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Sitting on a plane a couple of hours out from Sydney. I've just finished reading "My English Name" by R.S. Benedict (Fantasy and Science Fiction May/June 2017), and wanted to rave about it a bit. The little note at the start of the story explains that it's drawn from the author's three years of working as an English teacher in China. It has that particularity that gives a fictional setting its power - the details that tell you the author really knows this place, these people. Benedict draws on both the interaction between Western culture and Chinese culture and between Westerners and Chinese people in a story that's about passing - as human, as straight, as gay, as white. I think the title may be drawn from the adoption of an English name by Asian immigrants, as English-speakers, typically monoglots, can't get our mouths around Asian phonemes; but the story's main character and narrator isn't even human, and works hard to pass as an Englishman. This mimicry is reflected all around the narrator in the Chinese culture he negotiates, from the designer knock-off scarf which helps hide his true self, to the use of bribery to gain fake qualifications, to the "rent-a-whitey gigs" he takes that reminded me uncomfortably of accounts that the only qualification you really need to teach English in Korea is whiteness.

The bribery in particular reminded me of the relentless corruption in Ha Jin's short stories, of the pressure on gay men and lesbians in China to marry (described in Benjamin Law's Gaysia) and of the obligation to "pass" as a Chinese citizen with the correct political opinions (I was struck by this in watching the reality show "Takes a Real Man" - the would-be soldiers must pass political tests as well as tests of their actual military skill). Now that brings me to something that's been preying on my mind since it happened. I have a side Tumblr, aegyopoisoned, in which I stash images of my favourite Kpop idols. It's an unremarkable blog with few followers - there must be tens of thousands like it. However, last April, I made a rather oddly written posting (I'll just bet I was hypomanic at the time) in which I confessed my worries about fetishing Korean and/or Asian people and culture as a result of Kpop's sex appeal. I was bewildered by yesterday morning's hate mail ("kill urself" is not as clear a message as it may seem) until we got home from the airport and I was able to locate a series of outraged responses.* In writing a much clearer response this morning I've worked through those concerns to some extent. (Now I just have to worry about the fact that my boys are half my age :).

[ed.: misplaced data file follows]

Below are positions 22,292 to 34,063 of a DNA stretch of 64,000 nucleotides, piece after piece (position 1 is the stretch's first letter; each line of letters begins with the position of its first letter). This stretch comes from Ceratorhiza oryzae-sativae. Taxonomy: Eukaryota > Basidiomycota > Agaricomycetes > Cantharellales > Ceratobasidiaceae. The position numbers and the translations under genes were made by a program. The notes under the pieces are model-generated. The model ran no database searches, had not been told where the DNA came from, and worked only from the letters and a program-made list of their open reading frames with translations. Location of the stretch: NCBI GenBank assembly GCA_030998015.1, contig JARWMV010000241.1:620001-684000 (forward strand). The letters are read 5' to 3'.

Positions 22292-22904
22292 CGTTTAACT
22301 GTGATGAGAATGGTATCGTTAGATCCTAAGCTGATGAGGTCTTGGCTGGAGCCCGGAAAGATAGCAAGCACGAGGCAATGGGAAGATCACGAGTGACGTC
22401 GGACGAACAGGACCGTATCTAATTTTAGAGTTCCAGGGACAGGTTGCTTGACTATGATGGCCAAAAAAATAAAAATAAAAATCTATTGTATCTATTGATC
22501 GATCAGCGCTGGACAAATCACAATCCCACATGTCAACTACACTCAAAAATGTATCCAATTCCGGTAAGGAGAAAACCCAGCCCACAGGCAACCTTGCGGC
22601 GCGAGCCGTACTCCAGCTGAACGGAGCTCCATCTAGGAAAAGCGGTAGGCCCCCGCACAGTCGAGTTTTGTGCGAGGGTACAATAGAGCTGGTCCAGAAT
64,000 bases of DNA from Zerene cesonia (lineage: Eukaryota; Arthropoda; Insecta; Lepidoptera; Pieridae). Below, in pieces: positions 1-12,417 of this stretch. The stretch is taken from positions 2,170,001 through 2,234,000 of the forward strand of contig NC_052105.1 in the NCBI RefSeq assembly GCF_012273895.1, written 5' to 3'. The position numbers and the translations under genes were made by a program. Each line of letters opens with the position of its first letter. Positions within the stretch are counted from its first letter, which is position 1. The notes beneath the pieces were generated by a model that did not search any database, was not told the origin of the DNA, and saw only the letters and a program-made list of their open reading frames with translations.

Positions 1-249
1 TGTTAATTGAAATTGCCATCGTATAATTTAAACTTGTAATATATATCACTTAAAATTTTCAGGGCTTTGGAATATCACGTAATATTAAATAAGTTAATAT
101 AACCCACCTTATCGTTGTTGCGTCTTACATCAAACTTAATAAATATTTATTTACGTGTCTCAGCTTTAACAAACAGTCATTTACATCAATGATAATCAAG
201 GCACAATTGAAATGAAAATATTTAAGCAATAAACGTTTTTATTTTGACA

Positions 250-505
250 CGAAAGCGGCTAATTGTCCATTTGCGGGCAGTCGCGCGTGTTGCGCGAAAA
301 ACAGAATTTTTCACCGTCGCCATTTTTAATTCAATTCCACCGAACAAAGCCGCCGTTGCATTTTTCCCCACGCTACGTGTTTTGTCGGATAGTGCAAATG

Almost the first word of Korean I ever learned was 막내 maknae - the youngest person in a family or group. Taemin, my bias - that is, the Kpop idol I most swingeingly desire - is the maknae of the boy band SHINee, and this was the first fact I learned about him. It was also my first glimpse of Korean culture - specifically, the strict hierarchy by age, gender, and position which modern Koreans have inherited from their neo-Confucian forebears. When I learned the word maknae, I literally couldn't find Korea on a map. Now I have some grasp of the language and a rough idea of Korea's two thousand year-plus history, ancient and modern. I knew nothing of the Korean War, or the Opium Wars, or anything about the Suez Canal. I have a shelf overflowing with unread books on the Koreas and China. Sex was the starting point, not the be-all and end-all of my interest.

In recent years I've been reading SF by Chinese authors in translation - short stories, and of course Liu Cixin's mind-snapping, Hugo-winning Three-Body Problem trilogy. (I'm extremely keen to read Korean SF, but haven't found much.) R.S. Benedict's story is told by a Westerner, about being a Westerner in China - an outsider's POV, but an intimate engagement with the culture: her portrait of China is a matter-of-fact, sometimes unflattering one, but it's authentic. In adding Korean settings and characters to my own SF, I'm acutely aware that I'm a 외국인 waegukin, a foreigner, whose contact with Korea is mediated through, erm, the media - I don't have Benedict's first-hand experience. What's more culture (the West in general and Australia in particular) has a history with Asian peoples - colonialism, racism against immigrants, yellowface - which gives me complex responsibilities. My viewpoint characters, therefore, must also be waegukin, and my research as careful and accurate as I can make it.**

* "Why are you so proud of fetishization"?"asked a young white woman whose Tumblr proudly proclaims "Jonghyun is my dad", which may indicate I haven't absolutely cornered the fetish market. (She's also a fellow Lay fan. I'll bet she saw that awful Jackie Chan film too, just because he was in it.)

** I'd love to write something set in historical times, which would make including a Western character more difficult - but I have years of reading to do before I'll know enough to pull that off.

Date: 2017-06-18 12:10 pm (UTC)
hnpcc: (Default)
From: [personal profile] hnpcc
"Jonghyun is my dad" is just... I seriously don't know where to begin on that one. Different, certainly.


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